Japan's decision to pull out of the International Whaling Commission (IWC) could lead to an increase in commercial hunting, according to New Zealand's former whaling commissioner, Sir Geoffrey Palmer.
The Japanese government on Wednesday confirmed it will restart commercial whaling in July.
It will stop its so-called scientific whaling in the Antarctic Ocean, and only fish in seas near Japan and the country's exclusive economic zone.
Sir Geoffrey, a past Prime Minister, and New Zealand's representative on the commission for eight years until 2010, said Japan may go ahead with its often repeated threat to set up a separate organisation of countries that support commercial whaling.
"Japan is advocating for 'sustainable whaling', the idea that if you don't kill too many, you could keep whaling."
If Japan succeeded in persuading "like-minded" nations to join it, this could lead to an increase in whaling, he said.
"It is really a very unfortunate thing for the International Whaling Commission to lose Japan.
"And although the commission has been full of absolutely tremendous disagreement for 30 years, nevertheless it has prevented the unbridled slaughter of whales."
The decision - an unusual step for Japan, which stresses multilateralism in its diplomacy - sparked swift criticism.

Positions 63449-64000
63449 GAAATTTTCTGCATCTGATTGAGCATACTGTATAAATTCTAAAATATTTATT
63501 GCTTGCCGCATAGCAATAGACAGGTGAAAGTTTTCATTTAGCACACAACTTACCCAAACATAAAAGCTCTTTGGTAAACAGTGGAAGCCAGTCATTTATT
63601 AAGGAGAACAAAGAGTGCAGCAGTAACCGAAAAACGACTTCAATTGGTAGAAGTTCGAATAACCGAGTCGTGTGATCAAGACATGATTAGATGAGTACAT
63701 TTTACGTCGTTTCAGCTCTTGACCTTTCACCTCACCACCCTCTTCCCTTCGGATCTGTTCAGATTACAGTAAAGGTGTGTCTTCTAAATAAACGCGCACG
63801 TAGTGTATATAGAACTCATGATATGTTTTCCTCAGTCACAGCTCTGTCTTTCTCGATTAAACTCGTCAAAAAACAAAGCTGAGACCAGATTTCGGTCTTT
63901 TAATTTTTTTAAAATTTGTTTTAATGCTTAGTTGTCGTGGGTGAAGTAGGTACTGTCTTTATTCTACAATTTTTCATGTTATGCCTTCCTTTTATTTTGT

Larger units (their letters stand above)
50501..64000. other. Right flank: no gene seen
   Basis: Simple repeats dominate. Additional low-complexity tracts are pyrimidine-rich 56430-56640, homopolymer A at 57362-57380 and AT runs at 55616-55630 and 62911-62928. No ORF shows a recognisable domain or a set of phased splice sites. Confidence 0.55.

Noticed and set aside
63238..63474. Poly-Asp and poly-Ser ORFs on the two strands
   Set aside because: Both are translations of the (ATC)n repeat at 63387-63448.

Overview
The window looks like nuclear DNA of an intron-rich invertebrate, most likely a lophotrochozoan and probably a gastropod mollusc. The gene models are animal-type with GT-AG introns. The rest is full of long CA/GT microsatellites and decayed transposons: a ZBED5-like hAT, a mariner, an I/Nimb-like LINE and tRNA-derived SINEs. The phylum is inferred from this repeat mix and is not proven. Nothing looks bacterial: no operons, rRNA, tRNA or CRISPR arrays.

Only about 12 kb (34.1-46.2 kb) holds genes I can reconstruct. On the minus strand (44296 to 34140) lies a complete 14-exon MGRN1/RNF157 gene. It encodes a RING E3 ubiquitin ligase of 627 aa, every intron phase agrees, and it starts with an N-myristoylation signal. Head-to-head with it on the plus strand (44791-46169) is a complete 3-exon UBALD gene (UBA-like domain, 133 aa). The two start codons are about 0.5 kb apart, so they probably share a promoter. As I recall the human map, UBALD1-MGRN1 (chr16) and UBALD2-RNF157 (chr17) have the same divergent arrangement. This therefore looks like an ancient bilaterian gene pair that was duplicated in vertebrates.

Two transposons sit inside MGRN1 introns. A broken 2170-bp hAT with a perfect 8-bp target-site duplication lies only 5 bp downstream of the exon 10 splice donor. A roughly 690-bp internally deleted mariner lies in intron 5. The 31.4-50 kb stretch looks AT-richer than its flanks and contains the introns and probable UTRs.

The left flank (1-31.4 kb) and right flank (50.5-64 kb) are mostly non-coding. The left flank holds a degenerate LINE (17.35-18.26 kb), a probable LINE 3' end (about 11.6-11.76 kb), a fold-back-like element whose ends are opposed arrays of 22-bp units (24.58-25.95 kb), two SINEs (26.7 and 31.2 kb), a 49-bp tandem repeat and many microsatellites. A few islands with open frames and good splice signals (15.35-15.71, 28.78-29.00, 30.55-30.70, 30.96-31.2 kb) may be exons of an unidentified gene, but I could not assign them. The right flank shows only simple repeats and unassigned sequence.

"The declaration... is out of step with the international community, let alone the protection needed to safeguard the future of our oceans and these majestic creatures," international conservationist group Greenpeace said.
"As the chair of the G20 (Group of 20) in 2019, the Japanese government needs to recommit to the IWC and prioritize new measures for marine conservation."
Australia urged Japan to return to the IWC "as a matter of priority", its environment minister, Melissa Price, said in a statement.
"The Australian Government is extremely disappointed," Ms Price said. "Australia remains resolutely opposed to all forms of commercial and so-called 'scientific' whaling."
Japan has long defied such protests to conduct what it calls scientific research whaling, having repeatedly said its ultimate goal was to whale commercially again.
In 2014, the International Court of Justice ruled that Japan should halt its Antarctic whaling.
Japan suspended its hunt for one season to re-tool its whaling program with measures such as cutting the number of whales and species targeted, but resumed hunting in the 2015-2016 season, capping its Antarctic catch with a quota of 333 whales annually.
Japan has long maintained that most whale species are not endangered and that eating whale is part of its culture.
It began scientific whaling in 1987, a year after an international whaling moratorium began.
Much of the meat ends up on store shelves, even though most Japanese no longer eat it. Whale consumption accounted for 0.1 percent of all Japanese meat consumption, according to the Asahi newspaper.
Influential lawmakers in Prime Minister Shinzo Abe's Liberal Democratic Party whose constituencies include whaling communities have long lobbied for a resumption of commercial whaling. Mr Abe's own electoral district includes Shimonoseki, a whaling port in western Japan.
rnz.co.nz / Reuters